17 DECEMBER 1977, Page 21


Christopher Booker

The Serpent and the Nightingale Cecil Parrott (Faber £7.50) The other Sunday morning I tuned in to Radio Three just in time to catch the beginning of a remarkably civilised and interesting talk about two Czech composers, Dvorak's son-in-law Suk and his friend Novak. The speaker seemed. not only professionally knowledgeable about their music, but also to give a much more vivid account of their personalities than one might have expected from the average music critic. He turned out to be Sir Cecil Parrott who, since he left the Foreign Service as our Ambassador to Prague in 1966, seems to have filled the years of his retirement with extraordinary SI avophilic energy, from running the Slavonic department at Lancaster University to translating The Good Soldier Schweik and writing a life of its author Hasek.

He has also written a two-volume autobiography, the first of which, largely taken up with some colourful Balkan reminiscences of the 'thirties, I have not read. But my wife enthused over it so much that I particularly looked forward to reading this second volume, which takes the Story up to the present via three years in Prague before the Communist takeover, a spell fencing with Vyshinsky at the UN, a fascinating three years as Minister in Moscow in the heyday of Malenkov, Bulganin and Khruschey, and finally his return to Prague as Ambassador between 1960 and 1966.

I must confess that the book does not quite live up to my expectations, and I could not help wondering why. It starts in a typically Parrott-like way, with him preparing for his first visit to Prague in 1945 by playing through piano duet versions of Ma Vlast and The Bartered Bride in Stockholm, with the beautiful 'wife of the former Czech Cultural Counsellor to Sweden. In those three strange years when Czechoslovakia hovered between democracy and Communism, Parrott met almost everyone of any consequence in the country, from the weak, dithering Benes to the remarkable old Countess Wallenstein, aged nearly 100, telling a lodger in her palace (who was later to become a leading figure of the Communist regime) that she did not like to go out any more because 'I am afraid of all those frightful Bolsheviks'. But somehow Parrott does not really manage to convey either the feel of the country, or the peculiar horror of that nearest thing to a Communist regime being actually voted into power (whenever I see old films of the Communist leaders on election platforms in 1947, I am always reminded of the • Labour group on Camden Council).

.By far the most successful passage in the book is his description of Russia in the mid'fifties. At diplomatic receptions (and one extraordinary Alice-in-Wonderland garden party at a country house outside Moscow) he frequently met Bulganin, Krushchev, Molotov and the rest, in sometimes curious circumstances (e.g. the evening of stupefying boredom when he had to sit as interpreter between Attlee and Malenkov. 'Is Mr Attlee a fisherman?"No, I don't fish.' 'What did Mr Attlee do in the holidays?' I went on a motoring tour."Ah, then Mr Attlee likes driving?"No, my wife does'). This is also the one place where Parrott's descriptions of the people and the countryside really come alive, as he makes various rather daring forays into remote parts of Northern and Southern Russia to see the fifteenth-century Dionisii frescoes in Ferapontov Monastery (making much of' the return journey by ancient biplane), travelling by steamer down the Dnieper with nightingales singing from the shore as they left Kiev, buying pickled apples, wild berries and chickens on remote, muddy railway stations, mediaeval hovels in the villages between Kursk and Orel contrasting with magnificent Easter services in Moscow. Here he gives a genuine whiff of that Russian life which still seemed in so many ways not to have changed since the Revolution.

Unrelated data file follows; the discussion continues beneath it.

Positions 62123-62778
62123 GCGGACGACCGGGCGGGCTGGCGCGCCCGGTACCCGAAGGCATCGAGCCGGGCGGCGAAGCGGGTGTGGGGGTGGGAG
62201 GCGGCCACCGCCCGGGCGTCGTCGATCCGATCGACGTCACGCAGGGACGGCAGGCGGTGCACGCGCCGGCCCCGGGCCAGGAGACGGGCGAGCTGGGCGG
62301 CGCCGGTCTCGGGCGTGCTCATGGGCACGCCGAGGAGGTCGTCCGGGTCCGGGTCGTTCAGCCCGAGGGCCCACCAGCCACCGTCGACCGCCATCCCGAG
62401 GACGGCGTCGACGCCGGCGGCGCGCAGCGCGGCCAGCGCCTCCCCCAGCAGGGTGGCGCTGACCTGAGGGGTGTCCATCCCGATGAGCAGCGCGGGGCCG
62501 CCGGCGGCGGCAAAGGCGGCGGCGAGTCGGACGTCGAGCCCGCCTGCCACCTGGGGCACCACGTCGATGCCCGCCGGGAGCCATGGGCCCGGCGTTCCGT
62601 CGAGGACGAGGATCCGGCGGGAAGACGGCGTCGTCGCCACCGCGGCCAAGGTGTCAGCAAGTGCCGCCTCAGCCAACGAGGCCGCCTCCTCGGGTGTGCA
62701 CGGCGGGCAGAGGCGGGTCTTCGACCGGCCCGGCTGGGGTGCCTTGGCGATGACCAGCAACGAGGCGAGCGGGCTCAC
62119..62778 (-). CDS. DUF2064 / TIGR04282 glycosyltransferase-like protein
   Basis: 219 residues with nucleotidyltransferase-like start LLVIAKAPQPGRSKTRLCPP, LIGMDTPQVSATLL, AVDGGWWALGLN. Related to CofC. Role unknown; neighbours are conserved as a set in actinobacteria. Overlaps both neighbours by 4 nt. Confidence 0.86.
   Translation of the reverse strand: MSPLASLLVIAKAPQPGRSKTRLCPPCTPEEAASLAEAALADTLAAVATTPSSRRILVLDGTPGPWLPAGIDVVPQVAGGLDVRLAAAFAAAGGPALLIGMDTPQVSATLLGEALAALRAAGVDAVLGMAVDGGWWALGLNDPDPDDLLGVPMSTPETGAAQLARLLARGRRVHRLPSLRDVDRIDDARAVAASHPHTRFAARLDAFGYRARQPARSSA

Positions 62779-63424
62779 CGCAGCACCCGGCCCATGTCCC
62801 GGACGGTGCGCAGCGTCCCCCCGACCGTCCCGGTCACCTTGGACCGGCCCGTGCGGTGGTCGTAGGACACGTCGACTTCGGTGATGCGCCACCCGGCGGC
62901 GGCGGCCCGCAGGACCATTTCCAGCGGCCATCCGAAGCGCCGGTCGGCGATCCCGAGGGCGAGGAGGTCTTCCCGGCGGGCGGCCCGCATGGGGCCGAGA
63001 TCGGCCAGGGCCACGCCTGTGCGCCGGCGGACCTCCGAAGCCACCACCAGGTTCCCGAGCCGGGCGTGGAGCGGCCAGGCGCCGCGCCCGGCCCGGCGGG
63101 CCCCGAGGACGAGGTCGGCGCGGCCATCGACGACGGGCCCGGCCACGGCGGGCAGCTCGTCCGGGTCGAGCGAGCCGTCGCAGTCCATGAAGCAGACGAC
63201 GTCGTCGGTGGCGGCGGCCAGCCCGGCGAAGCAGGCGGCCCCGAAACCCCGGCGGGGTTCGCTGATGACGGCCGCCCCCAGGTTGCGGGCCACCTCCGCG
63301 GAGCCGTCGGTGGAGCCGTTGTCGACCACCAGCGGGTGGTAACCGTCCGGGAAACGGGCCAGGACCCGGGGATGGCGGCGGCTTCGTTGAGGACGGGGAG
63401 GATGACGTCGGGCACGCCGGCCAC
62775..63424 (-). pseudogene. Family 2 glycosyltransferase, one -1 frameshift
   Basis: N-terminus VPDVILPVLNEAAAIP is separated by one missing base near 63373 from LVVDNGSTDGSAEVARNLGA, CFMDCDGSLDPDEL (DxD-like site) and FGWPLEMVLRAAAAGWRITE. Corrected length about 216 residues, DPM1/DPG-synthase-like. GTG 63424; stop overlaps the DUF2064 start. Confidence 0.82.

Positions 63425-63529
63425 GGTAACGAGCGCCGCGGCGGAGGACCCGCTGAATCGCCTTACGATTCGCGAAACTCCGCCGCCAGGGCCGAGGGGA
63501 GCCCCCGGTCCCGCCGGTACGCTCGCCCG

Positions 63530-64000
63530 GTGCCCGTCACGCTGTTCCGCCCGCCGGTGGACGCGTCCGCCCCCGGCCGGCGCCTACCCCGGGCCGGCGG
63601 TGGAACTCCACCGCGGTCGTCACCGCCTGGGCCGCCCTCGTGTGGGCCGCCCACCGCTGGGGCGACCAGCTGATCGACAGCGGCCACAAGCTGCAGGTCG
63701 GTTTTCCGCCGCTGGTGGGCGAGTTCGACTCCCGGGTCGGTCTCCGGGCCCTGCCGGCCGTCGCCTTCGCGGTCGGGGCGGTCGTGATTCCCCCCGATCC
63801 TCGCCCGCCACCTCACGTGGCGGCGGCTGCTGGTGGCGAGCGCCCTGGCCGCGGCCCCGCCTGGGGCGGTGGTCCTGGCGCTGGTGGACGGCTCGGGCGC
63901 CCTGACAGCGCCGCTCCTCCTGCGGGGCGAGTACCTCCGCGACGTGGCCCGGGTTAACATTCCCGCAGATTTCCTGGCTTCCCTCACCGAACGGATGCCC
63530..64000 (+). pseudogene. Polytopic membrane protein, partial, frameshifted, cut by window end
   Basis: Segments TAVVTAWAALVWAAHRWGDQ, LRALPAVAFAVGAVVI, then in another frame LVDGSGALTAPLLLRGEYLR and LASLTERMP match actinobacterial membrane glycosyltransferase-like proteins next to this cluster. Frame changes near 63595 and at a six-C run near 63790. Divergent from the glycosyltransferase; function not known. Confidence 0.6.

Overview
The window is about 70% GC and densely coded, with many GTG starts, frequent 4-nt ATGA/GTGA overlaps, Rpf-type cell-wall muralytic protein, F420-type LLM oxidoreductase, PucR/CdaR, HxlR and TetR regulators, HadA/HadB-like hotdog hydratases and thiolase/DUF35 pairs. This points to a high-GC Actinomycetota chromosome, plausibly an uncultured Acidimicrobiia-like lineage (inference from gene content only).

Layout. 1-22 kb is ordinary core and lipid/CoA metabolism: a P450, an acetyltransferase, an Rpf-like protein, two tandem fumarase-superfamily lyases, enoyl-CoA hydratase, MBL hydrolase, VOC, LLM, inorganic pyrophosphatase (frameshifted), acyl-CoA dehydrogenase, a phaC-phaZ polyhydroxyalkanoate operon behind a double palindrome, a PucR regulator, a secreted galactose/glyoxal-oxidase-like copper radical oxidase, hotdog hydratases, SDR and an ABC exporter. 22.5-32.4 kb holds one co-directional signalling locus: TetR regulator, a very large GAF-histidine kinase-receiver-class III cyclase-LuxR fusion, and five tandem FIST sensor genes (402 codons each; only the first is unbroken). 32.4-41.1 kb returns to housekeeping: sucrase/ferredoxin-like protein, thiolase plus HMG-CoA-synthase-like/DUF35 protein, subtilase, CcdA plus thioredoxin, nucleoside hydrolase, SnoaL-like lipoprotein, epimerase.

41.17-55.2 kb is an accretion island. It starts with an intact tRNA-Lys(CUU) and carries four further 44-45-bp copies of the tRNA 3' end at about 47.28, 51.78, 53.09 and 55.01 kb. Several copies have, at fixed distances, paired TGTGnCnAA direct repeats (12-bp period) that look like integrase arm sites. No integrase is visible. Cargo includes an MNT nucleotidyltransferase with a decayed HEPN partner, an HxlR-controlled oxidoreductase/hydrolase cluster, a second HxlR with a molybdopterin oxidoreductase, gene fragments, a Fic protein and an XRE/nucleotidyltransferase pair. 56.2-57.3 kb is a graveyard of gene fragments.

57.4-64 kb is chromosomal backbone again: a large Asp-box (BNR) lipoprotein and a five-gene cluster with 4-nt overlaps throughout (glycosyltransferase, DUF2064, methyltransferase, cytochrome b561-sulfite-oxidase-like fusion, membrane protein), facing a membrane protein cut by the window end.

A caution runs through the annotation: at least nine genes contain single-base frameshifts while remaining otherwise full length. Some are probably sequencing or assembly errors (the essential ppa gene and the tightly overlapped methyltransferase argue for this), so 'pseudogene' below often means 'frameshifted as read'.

The only human vignette which stands out from the rather tedious descriptions of the diplomatic round and Embassy life is that of the old butler Jelinek whom he found at the Embassy in Prague, who kept squirrels in his room, read the Guardian in a skullcap, and, after a visit from a Tory minister who liked a whisky in his room, insisted on permanently following around the next visitor from England, Sir Hugh Greene, with a brimming glass of whisky on a silver tray ('Wonderful place this,' said Sir Hugh). But the greatest letdown of the book is the way Sir Cecil simply does not do justice to the magical countryside of Bohemia and Slovakia. He goes to Kosice in search of a steel works but what about the incredible series of altars by Meister Pavel at nearby Levoce, one of the greatest (and largely 'unknown') masterpieces of late Gothic in Europe? What about those wild and wonderful High Tatras? He goes to the 'woods and fields' of Southern Bohemia to watch the Christmas carp being fished out of the great ponds, but there is no real description of those extraordinary little fairy-tale walled and arcaded towns, Tele and Trebon and esky Budjeovice. He happened to be back in Prague during the Russian invasion of 1968, but again, although as a Czech and Russian speaker, he should have been able to give a very graphic picture of those eerie, terrifying days, it is all very cursory and flat. My chief impression on finishing this book was how very little, unless one has kept a diary, or somehow written things down at the time, can remain even of the most vivid experiences of one's life. So many of the fascinating things which Parrott could have conveyed (as he begins to do in Russia) seem simply to have slipped away into oblivion. Unless an autobiographer is going to write of his inner life, the external incidents, people, places, anecdotes, can fade so fast that, without an aide-memoire to recapture that first impression, it can, alas, become a rather dry exercise.